Bandon Dunes' new par-3 course a great addition to America's best golf destination

Bandon Preserve
Wood Sabold
The first green at Bandon Preserve.

There are a number of things golfers are accustomed to hearing on the first tee -- "Lead us off," "Nice drive," even "You're still away" -- but "Would you like to race the first hole?" isn't one of them.

This invitation came from Chris Smith, a rangy-looking guy who happens to hold the world record at speed golf. He was standing on the first tee at Bandon Preserve, the 13-hole, par-3 course that opened at Oregon's Bandon Dunes Resort on Tuesday. Smith, who once shot 65 in 44 minutes, was challenging me to race him over the Preserve's 95-yard opener. And it wasn't even his first round of the day. He had teed off at 6:45 a.m. and was back at the clubhouse 23 minutes later with an even-par 39.

The only time I've ever run on a golf course was after the drinks cart, but the assembled crowd seemed eager for a race. "You can't say no, can you?" This came from Mike Keiser, the owner of Bandon Dunes Resort. Looking on serenely at Keiser's side was Bill Coore, the courtly North Carolinian who designed the course with partner Ben Crenshaw and who might fairly be described as the only man in golf without an enemy.

Challenge accepted. Under duress. I negotiated a head start -- Smith wasn't allowed to tee off until my ball landed, which it did about 15 feet from the hole. A split second after impact, my 40-year-old carcass bolted from the starting blocks -- admittedly more like Carl Pettersson than Carl Lewis -- and I claimed a narrow victory.

Smith's presence on opening day speaks volumes about the role of the Preserve, and perhaps to the joy of Bandon Dunes as a whole.

"What do you think this means for golf?" Keiser asked from the first tee, where he and Coore greeted every player on opening day.

It sounded like a deep question, but it wasn't. The answer is simple: fun, often a forgotten factor in golf-course design, but the overriding principle here.

The Preserve is hugely entertaining. The longest shot you'll face is about 175 yards, the shortest less than 70. There are blind shots, curvaceous greens, threatening bunkers, and multiple opportunities for an ace, all in a gusty wind with stunning Pacific Ocean views. It is the ideal spot for a foursome to wind down the day with a couple of beers and a lot of bets.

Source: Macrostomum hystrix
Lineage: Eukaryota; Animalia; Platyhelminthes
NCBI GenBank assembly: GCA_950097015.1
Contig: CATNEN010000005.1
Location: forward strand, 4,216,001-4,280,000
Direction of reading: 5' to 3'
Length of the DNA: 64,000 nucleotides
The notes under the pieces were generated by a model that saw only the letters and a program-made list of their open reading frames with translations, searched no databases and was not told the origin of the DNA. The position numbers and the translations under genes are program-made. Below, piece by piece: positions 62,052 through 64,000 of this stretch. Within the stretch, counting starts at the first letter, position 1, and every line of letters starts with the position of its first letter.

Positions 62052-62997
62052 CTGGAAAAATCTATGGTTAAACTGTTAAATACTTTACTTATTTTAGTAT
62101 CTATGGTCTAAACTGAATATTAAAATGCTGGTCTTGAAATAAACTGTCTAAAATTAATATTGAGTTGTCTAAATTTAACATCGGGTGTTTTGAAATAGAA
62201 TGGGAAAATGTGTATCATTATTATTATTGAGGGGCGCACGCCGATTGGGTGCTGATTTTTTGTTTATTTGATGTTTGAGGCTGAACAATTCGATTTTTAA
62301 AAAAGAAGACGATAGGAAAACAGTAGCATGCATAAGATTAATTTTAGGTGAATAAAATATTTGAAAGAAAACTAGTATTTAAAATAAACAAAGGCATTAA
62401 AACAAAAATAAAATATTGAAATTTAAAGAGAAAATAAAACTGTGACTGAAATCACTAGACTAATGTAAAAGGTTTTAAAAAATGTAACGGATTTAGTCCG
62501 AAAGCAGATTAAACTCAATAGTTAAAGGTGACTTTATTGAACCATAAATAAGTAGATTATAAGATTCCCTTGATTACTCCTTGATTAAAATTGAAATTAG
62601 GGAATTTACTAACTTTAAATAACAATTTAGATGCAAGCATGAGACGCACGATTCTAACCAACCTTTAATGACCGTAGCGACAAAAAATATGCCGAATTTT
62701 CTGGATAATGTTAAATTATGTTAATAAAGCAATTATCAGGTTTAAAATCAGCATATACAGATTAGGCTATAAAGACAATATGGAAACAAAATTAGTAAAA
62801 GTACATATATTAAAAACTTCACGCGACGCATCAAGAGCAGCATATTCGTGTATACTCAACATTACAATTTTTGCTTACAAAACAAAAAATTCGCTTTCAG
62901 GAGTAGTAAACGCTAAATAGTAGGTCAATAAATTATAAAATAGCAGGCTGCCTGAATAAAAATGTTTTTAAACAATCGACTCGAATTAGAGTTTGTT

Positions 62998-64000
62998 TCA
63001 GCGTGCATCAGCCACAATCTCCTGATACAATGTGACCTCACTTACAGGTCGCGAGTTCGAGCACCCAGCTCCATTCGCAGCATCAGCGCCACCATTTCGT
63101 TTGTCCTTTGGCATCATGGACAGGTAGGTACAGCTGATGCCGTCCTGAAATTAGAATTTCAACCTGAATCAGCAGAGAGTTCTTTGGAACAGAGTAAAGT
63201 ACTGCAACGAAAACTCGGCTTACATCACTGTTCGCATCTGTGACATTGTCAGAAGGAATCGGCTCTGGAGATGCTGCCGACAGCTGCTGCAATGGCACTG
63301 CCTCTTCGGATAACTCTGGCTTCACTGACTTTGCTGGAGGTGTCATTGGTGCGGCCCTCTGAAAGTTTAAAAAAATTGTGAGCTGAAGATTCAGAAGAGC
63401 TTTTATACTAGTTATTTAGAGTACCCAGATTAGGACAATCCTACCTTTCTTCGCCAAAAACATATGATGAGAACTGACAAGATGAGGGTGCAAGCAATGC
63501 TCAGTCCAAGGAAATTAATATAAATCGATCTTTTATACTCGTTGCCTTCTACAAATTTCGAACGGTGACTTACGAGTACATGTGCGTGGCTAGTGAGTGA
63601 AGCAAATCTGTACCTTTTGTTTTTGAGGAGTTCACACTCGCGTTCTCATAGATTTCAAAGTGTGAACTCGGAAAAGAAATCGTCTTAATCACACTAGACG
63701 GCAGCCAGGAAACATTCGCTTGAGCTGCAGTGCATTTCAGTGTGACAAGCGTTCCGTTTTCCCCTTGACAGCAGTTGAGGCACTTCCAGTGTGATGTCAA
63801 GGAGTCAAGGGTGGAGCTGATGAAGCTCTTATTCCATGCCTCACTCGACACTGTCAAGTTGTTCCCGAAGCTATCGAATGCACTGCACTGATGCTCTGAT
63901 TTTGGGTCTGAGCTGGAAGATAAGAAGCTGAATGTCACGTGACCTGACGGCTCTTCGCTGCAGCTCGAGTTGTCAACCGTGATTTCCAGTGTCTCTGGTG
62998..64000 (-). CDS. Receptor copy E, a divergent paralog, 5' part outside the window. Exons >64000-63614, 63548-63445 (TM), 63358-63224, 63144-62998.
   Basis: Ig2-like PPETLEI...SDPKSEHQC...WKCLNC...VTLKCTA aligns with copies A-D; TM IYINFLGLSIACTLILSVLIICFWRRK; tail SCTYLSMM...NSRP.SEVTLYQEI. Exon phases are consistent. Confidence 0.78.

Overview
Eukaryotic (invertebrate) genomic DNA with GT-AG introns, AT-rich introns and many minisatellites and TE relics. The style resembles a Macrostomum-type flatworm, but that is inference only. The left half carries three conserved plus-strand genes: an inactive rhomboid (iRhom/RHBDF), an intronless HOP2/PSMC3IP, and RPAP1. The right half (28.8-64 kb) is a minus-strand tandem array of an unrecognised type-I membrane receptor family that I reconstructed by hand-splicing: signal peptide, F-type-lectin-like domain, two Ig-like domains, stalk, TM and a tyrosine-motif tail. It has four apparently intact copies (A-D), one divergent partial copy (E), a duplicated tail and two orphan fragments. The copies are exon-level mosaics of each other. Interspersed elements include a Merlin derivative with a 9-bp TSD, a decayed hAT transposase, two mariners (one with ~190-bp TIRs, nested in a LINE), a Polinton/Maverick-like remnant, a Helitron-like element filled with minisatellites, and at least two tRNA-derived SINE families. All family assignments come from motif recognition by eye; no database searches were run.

The course will cost $100 to play, with all proceeds going to a conservation program on this rugged stretch of coastline. The Preserve takes about two hours to navigate and is an easy walk, no small concern for golfers who can't walk 36 a day but who can handle 18 and the Preserve.

The other courses at the resort are reason enough to make the trek to these hinterlands. Pacific Dunes is simply superb, a stunning seaside test that ranks as Golf Magazine's No. 1 publicly accessible course in America.

Old Macdonald, opened in 2010, is as close a facsimile to the Old Course in St. Andrews as seems possible to create, a beguiling examination of strategy and shotmaking, while the original Bandon Dunes course remains a solid test, and a nice reminder of what designer David McLay Kidd was capable of before he started building absurd greens that look like elephant graveyards (see: The Castle Course and Machrihanish Dunes in Scotland).

Bandon Trails is a favorite among low-handicaps, and boasts arguably the best set of par 3s on the property, but ranks last on my list thanks to a number of weak holes on the back nine. (None more so than No. 14, a par 4 that is easier to hit in one shot than in two and which I've been quietly campaigning to have blown up for years). Keiser, ever the contrarian, has publicly stated that it's his favorite hole on the property, but no one believes him.

A round at one of Bandon Dunes' four courses costs $230 in peak season. Your second round -- and almost everyone plays twice -- is half-price. That works out at $172.50 per round for some of the best golf in the nation, rather good value given that many resorts charge more than $300 to play courses that should really be donated back to nature. Play a third round -- possible in summer -- and it's free.

The 36-a-day routine here explains the one curiosity at Bandon Dunes: in a resort packed with garrulous groups of guys on golf buddy trips, the bars are deathly quiet after 10:30 p.m. It's the equivalent of evangelicals deciding to skip church on Sunday morning -- it just seems sinful.

But after walking 36 holes, sometimes in the rain, always in the wind, it's about all the guys can muster to relive their highlights over dinner and a couple of cocktails before succumbing to sleep's dark embrace hours before Leno or Letterman.

This is the life of a Bandonista. If only their wives knew how boring it all is. Then again, for golfers at Bandon, fun is found in other ways. And this week America's best golf destination added yet another reason to visit a place with the most fun boring guys could ever want.

 

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